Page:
Photo (cc) by jpctalbot
They’re cute, cuddly, and known for their ability to make us happier with their mere presence. So how could any animal be considered a bad surprise gift, especially during the holidays?
Money Talks News founder Stacy Johnson has three major reasons you shouldn’t ever surprise anyone with a living gift. Watch his video, then read on for other reasons why Fido shouldn’t be on your gift list.
Now I’ll expand on those reasons and add a few more…
1. A return may put a life in danger
You might think that doggie in the window is cute, but will your gift recipient feel the same way? If they don’t, and can’t return it, that animal might end up in a shelter, where it could be euthanized if a new owner doesn’t claim it. According to the Humane Society, around 4 million dogs are euthanized in shelters each year.
2. It’s not a gift – it’s a responsibility
Animals are a gift that keeps on giving, but they also keep on taking. Like children, they require food, doctor’s visits, medicine, toys, and plenty of attention. According to the American Pet Products Association, the average dog owner spends $1,542 annually on basic expenses, while the average cat owner spends $1,217.
Many pet owners also opt for insurance, which can cost hundreds of dollars yearly, as well as behavioral training. Consider the fact that your gift recipient might not have a budget that allows for this level of commitment, in both time and money.
3. It’s long-term
Aside from the financial commitment of pet ownership, there’s a long-term time commitment involved. According to Bruce Fogle, DVM, the author of Caring for Your Dog: The Complete Canine Home Reference, the median life expectancy of dogs is 12.8 years. Life expectancy varies by breed, but smaller breeds generally have longer life spans. Birds are the opposite; the larger the species, the longer it is likely to live. A Stanford University article actually cites a Sulphur-crested Cockatoo that lived 80-plus years in a zoo. Cats live anywhere from 10 to 15 years, Jennifer Coates notes on PetMD.
4. It’s unfair to the pet and recipient
Animals, especially those who have been abused or neglected in the past, can be sensitive to new surroundings. Even those who haven’t been abused might have problems with children or other animals in the house.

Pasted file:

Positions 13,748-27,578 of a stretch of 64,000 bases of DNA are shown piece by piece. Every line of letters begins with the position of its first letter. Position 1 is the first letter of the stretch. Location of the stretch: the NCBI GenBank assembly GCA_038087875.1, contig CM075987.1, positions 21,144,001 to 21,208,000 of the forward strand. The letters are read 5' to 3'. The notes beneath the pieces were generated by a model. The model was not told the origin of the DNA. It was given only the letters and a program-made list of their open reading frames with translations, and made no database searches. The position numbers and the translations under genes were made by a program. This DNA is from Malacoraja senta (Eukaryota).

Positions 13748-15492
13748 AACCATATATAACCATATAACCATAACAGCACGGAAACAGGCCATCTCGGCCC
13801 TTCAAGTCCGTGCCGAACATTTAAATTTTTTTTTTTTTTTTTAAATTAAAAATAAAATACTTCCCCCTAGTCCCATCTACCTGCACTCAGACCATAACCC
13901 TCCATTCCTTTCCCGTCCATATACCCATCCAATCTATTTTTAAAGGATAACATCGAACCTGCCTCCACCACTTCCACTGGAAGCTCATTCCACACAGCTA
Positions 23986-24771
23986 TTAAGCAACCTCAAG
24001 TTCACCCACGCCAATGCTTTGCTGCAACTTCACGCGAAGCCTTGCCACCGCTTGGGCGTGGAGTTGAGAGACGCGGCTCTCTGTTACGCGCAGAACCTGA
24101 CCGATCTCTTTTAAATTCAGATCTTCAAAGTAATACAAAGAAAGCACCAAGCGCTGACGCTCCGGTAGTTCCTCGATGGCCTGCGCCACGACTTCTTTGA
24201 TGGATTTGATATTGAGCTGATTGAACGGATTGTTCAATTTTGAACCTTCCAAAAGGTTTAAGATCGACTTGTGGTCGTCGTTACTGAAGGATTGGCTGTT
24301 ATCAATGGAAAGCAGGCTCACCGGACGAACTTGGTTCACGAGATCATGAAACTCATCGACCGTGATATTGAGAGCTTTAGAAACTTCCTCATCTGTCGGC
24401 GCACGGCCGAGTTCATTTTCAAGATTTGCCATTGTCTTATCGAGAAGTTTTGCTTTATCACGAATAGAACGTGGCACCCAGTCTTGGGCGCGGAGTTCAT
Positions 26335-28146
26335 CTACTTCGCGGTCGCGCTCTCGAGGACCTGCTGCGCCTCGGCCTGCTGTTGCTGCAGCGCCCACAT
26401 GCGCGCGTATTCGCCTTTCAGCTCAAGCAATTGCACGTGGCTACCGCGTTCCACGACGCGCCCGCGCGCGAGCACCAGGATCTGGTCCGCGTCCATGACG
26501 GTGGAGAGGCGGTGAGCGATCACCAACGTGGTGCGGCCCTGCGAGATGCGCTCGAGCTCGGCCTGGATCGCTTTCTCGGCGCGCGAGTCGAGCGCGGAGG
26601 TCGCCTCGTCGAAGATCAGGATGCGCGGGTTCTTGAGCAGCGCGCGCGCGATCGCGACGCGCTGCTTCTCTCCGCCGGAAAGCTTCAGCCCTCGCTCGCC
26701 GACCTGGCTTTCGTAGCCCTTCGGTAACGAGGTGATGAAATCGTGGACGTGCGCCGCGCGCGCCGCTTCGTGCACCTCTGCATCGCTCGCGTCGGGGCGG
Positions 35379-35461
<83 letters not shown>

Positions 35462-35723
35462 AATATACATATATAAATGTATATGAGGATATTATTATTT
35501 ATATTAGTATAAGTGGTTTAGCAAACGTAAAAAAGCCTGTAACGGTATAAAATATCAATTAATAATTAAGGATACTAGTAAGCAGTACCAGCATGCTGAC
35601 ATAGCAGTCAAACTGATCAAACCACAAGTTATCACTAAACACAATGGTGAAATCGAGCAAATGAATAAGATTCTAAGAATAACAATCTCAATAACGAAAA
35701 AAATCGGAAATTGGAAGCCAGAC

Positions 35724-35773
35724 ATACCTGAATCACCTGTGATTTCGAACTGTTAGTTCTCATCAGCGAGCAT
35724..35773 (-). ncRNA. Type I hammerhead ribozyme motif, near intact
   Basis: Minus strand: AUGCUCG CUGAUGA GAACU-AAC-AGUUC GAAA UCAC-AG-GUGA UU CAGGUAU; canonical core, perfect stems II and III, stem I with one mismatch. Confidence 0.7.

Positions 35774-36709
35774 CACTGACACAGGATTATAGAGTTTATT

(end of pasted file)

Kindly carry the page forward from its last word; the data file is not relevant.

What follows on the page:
Bringing a pet into a home is a life-changing decision you shouldn’t be making for someone without their input. Will that large dog be happy in a cramped apartment without a yard? Will a new kitten get along with the dog that already rules the recipient’s home? Is the recipient even allowed to have pets in their apartment?
A better alternative, as Stacy mentioned in the video, is a pet adoption certificate, now available at many animal shelters. While not as much to “open,” a certificate allows the recipient time to decide which animal will fit their family, lifestyle, and budget.
There are ways for individuals to make educated decisions on which pet to select. Pedigree has a quiz for potential owners to take when deciding which dog breed to buy, while Purina has a similar test for those interested in cats. These sites determine what’s best for you and the animal based on your work schedule, housing situation, and more. Just don’t take a quiz on someone else’s behalf – you may think you know them well enough, but you might be wrong.
No matter what type of animal you buy for someone, you run the risk of the recipient (or someone they live with) being allergic to it. The Asthma and Allergy Foundation of America says anywhere from 15 to 30 percent of people have allergic reactions to cats and dogs.
6. Holiday stress
For most families, the holidays are a crazy time full of shopping, baking, parties, planning, and even traveling. In the middle of that, how can anyone find time to train an animal, particularly a new puppy? Ask anyone who has ever raised a pup – it’s challenging even under the most controlled conditions.
The holidays also entail lots of sweet treats like candy, which leads to another problem: potential poisoning. Chocolate, in particular, is toxic to dogs, as mentioned in a Money Talks News article in October.
7. Your kids’ or significant other’s responsibility may turn into your own
“Yes, I’ll take care of the new dog, mom. I swear!”
This will last until your son or daughter starts soccer practices or begins to hang out with his or her friends all weekend, every weekend. And what will happen when your spouse has to travel on business? Pet ownership is a job for the entire family, particularly if you have a new puppy or kitten.
8. You don’t know what you’re giving
Your good intention could turn into a bad problem. What if the animal injures the gift recipient, a child, or another animal? According to a PetFinder post, 800,000 dog bites necessitate medical attention in the U.S. every year. Conversely, the animal could be shy or even fearful of the recipient, based on previous experiences or general personality traits.
Bottom line? Like Stacy said, adopting an animal is a great way to gain a loving new member of the family. But the last thing you want to do is surprise someone with a new mouth to feed.